But after COVID hit us, digital became the rage. You couldn’t throw a rock without hitting a digital transformation project; if you couldn’t execute your business via the internet, a mobile phone or by posting it on TikTok, you couldn’t do business. Everything went digital, including companies that were only sort of digital-ish. And everything that wasn’t previously referred to as digital now felt that the path to success went right through that entry in the dictionary. Finally, finally, the digital health glitterati were validated. But if everything is digital health, is anything digital health?
Which takes me back to my beef. Of the companies that have made it to the public market in 2021, only a few would meet my digital health definition or any of the other more common ones. The rest fit squarely into the usual suspects when it comes to categories, aka health services, health IT, medical devices or biotech/genetics/pharma. And there is literally nothing wrong with that at all. Digital things aren’t bullet-proof and they are only intermittently cool – just ask the stock market. I think it’s super interesting that the price of “digital health” stocks took a nosedive this summer for the 11 seconds when we thought we were out of the COVID woods and that people might leave their homes and see other actual people with our actual eyes, not through Zoom. And then we returned to this special hell of hiding from the virus and digital is back in vogue.
But really, here’s the thing. Technology has pervaded practically every aspect of life and certainly many aspects of healthcare. Before 2000, this wasn’t true at all. But now it is. Is it reasonable to call Butterfly Networks a digital health company? Or is it an ultrasound/imaging company that has leveraged new technology to enhance a traditional medical device function? Is it reasonably to call Privia a digital health company or is it really a health services company that uses technology to optimize operations? Is Neuropace a digital health company or a company leveraging technology to improve an implantable medical device? Agilon looks like what we used to call a practice management company (services). What is and isn’t a digital health company at this point? Is LumiraDx, a pending IPO (via SPAC), a diagnostics company or a digital health company?
The answer is, who cares? Let’s just stop it already with the digital health moniker. We have reached the moment when it all blurs together, and that’s great. Guess what fellow digital health friends – we won! Time to stop banging the semantic drum. Let’s go back to defining the healthcare companies by what they do (provide services, pharmaceuticals, testing, etc) rather than by the fact that they are smart enough to use technology to do it better, differently, more efficiently, whatever.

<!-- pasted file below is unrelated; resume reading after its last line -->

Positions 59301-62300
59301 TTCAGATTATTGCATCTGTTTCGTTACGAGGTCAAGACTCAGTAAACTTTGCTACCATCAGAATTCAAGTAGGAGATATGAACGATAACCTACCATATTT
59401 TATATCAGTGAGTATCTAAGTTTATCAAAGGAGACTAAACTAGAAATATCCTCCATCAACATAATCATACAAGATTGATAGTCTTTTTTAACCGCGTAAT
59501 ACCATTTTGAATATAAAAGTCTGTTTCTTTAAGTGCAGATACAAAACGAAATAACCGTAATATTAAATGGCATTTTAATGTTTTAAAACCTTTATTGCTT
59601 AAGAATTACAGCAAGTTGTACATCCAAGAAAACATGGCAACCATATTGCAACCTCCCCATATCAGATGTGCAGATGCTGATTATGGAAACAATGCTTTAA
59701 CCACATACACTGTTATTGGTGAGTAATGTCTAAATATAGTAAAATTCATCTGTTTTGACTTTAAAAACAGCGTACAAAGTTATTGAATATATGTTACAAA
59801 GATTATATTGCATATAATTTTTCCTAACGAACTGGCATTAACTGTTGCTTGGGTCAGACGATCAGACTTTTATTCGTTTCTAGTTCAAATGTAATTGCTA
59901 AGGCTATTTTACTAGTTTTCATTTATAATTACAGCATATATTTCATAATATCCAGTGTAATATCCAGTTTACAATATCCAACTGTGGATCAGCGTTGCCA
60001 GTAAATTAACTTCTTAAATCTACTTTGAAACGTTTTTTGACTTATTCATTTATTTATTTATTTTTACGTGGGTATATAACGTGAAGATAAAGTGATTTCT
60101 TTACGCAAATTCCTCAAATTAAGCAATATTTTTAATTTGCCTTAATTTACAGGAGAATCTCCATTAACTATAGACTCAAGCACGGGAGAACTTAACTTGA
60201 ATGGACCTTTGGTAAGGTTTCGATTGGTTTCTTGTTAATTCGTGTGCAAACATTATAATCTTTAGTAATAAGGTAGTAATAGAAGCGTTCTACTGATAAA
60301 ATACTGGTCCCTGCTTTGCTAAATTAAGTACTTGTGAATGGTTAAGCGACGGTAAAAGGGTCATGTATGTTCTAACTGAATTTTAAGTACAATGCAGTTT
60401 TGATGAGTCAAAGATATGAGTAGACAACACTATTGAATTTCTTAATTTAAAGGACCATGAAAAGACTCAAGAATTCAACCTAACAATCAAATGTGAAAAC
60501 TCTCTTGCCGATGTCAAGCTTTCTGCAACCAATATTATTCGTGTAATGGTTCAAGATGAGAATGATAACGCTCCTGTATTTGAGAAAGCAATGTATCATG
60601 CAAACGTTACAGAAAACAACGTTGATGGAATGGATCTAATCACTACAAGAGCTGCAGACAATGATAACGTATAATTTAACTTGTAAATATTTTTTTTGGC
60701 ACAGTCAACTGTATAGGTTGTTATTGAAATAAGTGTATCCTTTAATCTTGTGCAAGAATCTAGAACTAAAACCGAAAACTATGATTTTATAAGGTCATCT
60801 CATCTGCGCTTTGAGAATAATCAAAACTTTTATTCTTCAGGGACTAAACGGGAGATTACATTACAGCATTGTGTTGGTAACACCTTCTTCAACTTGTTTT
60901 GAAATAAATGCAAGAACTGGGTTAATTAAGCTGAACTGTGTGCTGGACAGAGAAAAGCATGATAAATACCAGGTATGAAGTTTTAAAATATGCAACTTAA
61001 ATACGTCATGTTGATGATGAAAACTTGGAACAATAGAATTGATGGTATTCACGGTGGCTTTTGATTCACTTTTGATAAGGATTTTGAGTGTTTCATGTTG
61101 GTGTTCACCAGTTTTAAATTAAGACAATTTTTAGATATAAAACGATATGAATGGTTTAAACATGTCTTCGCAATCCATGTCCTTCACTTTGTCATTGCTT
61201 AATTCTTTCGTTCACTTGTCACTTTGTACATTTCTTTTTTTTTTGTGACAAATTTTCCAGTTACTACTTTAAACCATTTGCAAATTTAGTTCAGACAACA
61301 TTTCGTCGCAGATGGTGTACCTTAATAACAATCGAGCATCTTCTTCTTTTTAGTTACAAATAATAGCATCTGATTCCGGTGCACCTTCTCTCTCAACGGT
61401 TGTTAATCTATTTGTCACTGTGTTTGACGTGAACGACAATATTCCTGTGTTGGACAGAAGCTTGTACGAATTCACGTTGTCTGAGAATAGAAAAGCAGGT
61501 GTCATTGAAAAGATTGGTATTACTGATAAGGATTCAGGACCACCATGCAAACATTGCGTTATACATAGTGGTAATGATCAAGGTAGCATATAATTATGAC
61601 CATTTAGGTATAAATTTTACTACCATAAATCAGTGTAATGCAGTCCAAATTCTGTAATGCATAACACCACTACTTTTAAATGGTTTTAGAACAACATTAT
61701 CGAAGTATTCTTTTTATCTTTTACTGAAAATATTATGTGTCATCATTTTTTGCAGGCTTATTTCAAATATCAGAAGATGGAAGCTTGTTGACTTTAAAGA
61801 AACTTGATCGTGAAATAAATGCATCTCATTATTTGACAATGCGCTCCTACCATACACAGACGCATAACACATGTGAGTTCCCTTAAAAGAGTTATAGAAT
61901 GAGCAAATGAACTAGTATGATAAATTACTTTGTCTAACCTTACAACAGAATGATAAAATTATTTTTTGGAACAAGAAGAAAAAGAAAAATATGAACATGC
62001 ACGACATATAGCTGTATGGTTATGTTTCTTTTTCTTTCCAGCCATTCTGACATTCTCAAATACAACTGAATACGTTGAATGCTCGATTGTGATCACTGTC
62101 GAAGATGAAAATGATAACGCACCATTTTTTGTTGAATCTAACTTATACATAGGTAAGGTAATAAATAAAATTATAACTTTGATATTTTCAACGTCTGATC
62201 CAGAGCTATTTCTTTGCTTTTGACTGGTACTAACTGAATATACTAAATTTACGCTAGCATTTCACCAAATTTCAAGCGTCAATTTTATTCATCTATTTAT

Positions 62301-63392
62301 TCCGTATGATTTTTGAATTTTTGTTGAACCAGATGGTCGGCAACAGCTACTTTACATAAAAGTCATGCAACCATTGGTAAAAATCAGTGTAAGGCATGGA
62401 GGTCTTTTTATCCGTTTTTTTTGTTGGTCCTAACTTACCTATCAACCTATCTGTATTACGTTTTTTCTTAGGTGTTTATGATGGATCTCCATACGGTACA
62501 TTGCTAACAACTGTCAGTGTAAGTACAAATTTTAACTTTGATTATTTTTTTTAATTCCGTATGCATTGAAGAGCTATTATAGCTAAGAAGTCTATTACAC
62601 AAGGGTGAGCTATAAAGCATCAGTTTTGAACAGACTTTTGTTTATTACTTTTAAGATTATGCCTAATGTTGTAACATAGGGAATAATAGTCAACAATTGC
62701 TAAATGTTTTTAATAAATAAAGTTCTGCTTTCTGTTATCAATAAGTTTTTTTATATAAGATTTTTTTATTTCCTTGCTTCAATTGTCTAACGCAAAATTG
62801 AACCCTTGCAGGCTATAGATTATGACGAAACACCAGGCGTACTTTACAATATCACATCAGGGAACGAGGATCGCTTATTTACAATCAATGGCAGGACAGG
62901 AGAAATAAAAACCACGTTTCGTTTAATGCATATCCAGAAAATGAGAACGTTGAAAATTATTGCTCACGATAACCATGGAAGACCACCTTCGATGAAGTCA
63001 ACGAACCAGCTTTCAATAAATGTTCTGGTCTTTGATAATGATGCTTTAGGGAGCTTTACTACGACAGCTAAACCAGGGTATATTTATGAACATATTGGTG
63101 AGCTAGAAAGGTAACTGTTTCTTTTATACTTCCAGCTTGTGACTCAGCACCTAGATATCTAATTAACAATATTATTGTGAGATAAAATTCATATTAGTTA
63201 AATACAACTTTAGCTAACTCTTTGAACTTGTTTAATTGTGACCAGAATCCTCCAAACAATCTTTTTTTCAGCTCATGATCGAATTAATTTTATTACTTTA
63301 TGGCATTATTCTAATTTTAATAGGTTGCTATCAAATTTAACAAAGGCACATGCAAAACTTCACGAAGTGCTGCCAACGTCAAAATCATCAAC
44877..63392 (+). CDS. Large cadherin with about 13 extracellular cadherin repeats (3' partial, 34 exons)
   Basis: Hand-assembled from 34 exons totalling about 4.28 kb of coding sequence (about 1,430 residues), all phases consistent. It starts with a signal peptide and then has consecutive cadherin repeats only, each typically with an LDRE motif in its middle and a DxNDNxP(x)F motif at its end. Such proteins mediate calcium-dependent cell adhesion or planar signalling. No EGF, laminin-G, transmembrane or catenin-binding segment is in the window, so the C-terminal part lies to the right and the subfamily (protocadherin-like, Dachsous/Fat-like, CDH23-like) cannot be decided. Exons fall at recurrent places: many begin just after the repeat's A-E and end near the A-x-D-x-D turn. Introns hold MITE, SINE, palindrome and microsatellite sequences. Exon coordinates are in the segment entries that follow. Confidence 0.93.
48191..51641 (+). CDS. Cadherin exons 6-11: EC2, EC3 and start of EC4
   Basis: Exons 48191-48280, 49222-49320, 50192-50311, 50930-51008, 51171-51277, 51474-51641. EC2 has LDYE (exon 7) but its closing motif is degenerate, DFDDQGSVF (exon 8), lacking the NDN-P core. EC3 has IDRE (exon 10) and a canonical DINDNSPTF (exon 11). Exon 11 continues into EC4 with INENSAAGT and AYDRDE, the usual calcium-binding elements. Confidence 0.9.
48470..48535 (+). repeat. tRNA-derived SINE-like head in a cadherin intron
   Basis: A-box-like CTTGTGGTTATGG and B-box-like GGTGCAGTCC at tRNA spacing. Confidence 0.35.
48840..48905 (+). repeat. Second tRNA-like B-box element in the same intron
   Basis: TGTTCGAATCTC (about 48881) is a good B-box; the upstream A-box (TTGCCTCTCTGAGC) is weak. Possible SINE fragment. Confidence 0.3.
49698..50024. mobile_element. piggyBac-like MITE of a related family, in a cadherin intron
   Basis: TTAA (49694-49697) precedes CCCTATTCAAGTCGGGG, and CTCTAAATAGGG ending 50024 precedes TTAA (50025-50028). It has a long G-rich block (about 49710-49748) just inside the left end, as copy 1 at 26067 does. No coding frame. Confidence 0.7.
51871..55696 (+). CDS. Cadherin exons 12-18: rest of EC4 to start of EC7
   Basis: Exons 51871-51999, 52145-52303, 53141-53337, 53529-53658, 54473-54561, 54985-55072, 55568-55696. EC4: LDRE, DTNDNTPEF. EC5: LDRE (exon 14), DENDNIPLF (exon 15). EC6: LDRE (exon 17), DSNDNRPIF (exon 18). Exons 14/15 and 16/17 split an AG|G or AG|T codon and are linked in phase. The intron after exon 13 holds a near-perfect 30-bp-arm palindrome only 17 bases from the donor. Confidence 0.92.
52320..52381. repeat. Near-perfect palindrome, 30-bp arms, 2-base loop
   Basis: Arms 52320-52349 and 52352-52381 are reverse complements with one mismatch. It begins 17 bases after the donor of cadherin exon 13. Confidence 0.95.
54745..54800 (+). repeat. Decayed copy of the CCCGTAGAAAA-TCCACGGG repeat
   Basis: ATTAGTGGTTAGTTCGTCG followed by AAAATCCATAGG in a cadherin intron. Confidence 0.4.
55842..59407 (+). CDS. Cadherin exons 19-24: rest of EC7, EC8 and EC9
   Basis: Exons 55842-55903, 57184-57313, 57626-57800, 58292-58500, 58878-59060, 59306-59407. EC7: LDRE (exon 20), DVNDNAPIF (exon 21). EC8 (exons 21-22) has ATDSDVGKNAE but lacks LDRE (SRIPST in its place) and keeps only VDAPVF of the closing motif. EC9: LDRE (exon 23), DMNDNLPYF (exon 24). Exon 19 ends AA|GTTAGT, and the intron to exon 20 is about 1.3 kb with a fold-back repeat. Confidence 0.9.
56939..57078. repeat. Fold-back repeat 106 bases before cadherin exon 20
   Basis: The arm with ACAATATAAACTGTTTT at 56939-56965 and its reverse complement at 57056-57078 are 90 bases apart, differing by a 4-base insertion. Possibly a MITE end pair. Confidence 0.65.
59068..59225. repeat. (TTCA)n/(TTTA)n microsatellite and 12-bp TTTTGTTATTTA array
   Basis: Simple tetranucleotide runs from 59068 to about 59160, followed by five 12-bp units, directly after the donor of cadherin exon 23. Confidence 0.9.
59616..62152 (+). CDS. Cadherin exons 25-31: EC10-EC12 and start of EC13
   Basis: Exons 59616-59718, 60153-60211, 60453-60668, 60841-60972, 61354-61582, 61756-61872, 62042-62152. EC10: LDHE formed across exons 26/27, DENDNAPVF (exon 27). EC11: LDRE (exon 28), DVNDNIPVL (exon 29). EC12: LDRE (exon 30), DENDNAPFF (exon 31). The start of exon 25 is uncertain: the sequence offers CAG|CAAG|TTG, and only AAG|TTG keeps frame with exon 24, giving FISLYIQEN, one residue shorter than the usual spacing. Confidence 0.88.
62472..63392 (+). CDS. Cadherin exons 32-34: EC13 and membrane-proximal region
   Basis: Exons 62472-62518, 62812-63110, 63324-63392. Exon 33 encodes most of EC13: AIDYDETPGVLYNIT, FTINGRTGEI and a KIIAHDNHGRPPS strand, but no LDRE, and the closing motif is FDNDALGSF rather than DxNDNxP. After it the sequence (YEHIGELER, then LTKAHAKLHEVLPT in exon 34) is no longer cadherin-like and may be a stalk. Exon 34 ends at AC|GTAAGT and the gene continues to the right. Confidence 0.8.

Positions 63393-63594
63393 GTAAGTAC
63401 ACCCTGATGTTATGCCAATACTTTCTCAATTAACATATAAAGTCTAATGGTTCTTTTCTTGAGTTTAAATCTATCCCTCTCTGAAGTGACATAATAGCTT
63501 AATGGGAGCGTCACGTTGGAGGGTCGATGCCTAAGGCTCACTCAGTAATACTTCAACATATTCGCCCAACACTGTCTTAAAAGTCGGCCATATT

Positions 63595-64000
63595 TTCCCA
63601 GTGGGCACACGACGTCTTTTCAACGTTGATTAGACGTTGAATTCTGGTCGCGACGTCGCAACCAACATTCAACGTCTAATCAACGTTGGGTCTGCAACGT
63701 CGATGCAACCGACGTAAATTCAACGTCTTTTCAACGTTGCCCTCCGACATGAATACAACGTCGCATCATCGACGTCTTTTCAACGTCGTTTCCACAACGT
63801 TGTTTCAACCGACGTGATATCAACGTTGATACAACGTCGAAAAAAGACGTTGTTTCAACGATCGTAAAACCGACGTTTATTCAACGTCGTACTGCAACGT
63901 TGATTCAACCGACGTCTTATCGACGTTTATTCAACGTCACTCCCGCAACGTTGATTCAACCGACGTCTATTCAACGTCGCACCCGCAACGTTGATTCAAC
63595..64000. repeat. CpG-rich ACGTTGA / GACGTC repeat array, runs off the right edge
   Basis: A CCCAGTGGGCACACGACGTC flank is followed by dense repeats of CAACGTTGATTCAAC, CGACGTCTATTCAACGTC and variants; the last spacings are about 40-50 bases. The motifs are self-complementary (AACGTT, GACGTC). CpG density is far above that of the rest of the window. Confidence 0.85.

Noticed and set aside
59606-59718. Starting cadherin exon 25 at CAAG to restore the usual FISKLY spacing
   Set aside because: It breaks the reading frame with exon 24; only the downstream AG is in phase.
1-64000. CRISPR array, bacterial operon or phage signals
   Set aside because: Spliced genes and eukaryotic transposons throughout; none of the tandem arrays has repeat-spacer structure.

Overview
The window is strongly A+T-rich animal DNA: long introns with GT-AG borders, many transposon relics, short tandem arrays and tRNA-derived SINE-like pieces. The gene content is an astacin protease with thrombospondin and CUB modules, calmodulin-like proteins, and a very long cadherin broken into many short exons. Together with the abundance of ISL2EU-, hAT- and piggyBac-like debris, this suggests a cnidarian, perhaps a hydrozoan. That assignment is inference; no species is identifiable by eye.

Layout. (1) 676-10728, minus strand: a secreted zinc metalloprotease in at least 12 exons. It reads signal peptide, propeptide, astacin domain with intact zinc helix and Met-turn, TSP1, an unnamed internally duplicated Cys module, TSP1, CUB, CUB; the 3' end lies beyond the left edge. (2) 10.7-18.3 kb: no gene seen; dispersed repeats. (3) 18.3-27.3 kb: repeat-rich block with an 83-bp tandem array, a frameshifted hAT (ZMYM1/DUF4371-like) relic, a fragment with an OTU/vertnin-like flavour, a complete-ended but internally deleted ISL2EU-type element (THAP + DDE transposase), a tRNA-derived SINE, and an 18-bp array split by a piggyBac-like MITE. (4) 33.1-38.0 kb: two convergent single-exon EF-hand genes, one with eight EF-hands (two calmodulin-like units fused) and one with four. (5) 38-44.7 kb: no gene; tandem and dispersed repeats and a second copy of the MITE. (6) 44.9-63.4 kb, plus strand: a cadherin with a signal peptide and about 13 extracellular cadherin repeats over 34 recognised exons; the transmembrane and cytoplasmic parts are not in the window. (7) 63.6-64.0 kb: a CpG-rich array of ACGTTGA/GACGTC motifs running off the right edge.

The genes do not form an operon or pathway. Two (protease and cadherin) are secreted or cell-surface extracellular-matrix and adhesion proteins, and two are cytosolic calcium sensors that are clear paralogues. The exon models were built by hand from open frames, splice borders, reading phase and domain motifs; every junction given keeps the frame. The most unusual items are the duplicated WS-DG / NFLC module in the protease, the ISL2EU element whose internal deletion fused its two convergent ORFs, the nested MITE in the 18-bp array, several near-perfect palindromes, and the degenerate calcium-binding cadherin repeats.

Now granted, a lot of people have invested heavily in making this “digital health” moniker relevant. It’s fair to say I am among them. And yet, it’s kind of like saying that Whole Foods is a digital company because it is owned by Amazon. Nope, still a grocery store. Is Salt & Straw a digital company because you can order online? Nope, still an ice cream shop. By the way, Salt & Straw’s current Camp flavors are the bomb-dot-com, even if it’s not a digital company. Cowboy Coffee Grinds & Bourbon? There is a God.
Interestingly, stock performance across the group of “digital health” companies is a mixed bag, despite the alleged hipness of the term. A few are doing well compared to their initial IPO price, but most of those look an awful lot like traditional health services companies to me (Agilon, Privia). A lot of them are down considerably from their IPO price, like 23andMe, UpHealth and Talkspace. So being a digital health company, at least from a stock performance standpoint, isn’t necessarily an asset. Granted, once companies become public, they graduate from being judged on Field of Dreams criteria to Fundamentals criteria (or at least growth rates), so being called “digital health” isn’t a real variable in financial analyst land. Yet some people must have thought it would be because why else choose that label when you are really in a more traditional line of healthcare business?
It will be interesting to watch as some of the high flying, yet-to-see-much-revenue “digital health” companies emerge into IPO territory. When will these companies cross over to being tracked on their performance vs. their promise? In some cases, those lines will merge. In others, not so much. Just like other companies. Funny how the light of day makes everything look exactly like it is.
Anyway, just say health. Save the syllables. Technology is all around us and it is a tool to make healthcare better, not an end in and of itself.
Ps: the Policies|Techies|VCs – What’s Next for Health Care? Conference panel entitled “How Much are These Companies Really Worth/The IPO & SPAC Panel” includes me plus fellow panelists Emily Evans, Managing Director, Hedgeye Risk Management LLC; Matthew Holt, Publisher, The Health Care Blog; Bill Taranto, President, Merck GHIF; and Jessica DaMassa, Host & Executive Producer, WTF Health. The actual panel will be broadcast at the conference on September 10 at 1:00pm ET.